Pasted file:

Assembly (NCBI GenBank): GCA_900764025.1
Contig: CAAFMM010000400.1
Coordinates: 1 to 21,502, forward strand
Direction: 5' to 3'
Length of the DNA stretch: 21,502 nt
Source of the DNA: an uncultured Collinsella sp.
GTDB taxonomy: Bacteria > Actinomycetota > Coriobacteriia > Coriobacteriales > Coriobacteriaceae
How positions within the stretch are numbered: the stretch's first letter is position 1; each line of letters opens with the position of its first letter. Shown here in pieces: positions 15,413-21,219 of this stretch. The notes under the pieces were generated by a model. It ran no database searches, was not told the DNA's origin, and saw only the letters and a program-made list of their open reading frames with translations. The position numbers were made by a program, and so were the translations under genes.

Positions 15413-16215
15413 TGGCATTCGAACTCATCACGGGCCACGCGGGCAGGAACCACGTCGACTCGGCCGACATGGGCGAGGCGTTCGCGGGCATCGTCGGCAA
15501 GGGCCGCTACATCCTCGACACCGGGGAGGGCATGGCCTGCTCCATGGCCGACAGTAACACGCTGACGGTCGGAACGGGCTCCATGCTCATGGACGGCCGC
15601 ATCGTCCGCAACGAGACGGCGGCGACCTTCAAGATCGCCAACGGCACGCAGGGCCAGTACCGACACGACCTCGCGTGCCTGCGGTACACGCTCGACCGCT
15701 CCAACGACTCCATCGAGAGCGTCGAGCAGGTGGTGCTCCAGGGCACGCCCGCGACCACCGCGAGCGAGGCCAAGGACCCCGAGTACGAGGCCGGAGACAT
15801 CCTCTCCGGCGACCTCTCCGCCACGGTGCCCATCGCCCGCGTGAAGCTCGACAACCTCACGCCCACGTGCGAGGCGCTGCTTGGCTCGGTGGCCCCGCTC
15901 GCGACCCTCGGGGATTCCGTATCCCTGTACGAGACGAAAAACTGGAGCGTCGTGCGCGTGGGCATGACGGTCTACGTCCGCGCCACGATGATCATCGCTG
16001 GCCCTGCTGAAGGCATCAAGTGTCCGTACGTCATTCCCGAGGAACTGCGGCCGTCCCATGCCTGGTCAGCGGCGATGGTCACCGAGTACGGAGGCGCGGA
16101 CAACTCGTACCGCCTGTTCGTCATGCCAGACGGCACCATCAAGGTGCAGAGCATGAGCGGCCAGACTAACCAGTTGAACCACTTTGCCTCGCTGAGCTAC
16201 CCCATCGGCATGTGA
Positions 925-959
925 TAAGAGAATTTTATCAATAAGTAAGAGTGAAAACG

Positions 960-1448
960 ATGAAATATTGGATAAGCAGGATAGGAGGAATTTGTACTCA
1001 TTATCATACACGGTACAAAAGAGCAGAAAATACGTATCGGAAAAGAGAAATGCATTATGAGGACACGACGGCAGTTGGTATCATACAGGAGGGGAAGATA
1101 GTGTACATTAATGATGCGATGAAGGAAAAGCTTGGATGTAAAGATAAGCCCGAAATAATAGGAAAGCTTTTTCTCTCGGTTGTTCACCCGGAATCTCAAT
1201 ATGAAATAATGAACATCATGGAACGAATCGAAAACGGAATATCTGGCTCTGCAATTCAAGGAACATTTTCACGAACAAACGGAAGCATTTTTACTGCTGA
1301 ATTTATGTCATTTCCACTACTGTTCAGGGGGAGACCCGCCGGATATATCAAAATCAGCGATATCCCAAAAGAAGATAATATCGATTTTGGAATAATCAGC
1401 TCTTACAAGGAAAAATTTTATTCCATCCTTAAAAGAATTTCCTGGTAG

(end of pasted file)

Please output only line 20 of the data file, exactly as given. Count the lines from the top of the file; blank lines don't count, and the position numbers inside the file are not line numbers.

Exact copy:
925 TAAGAGAATTTTATCAATAAGTAAGAGTGAAAACG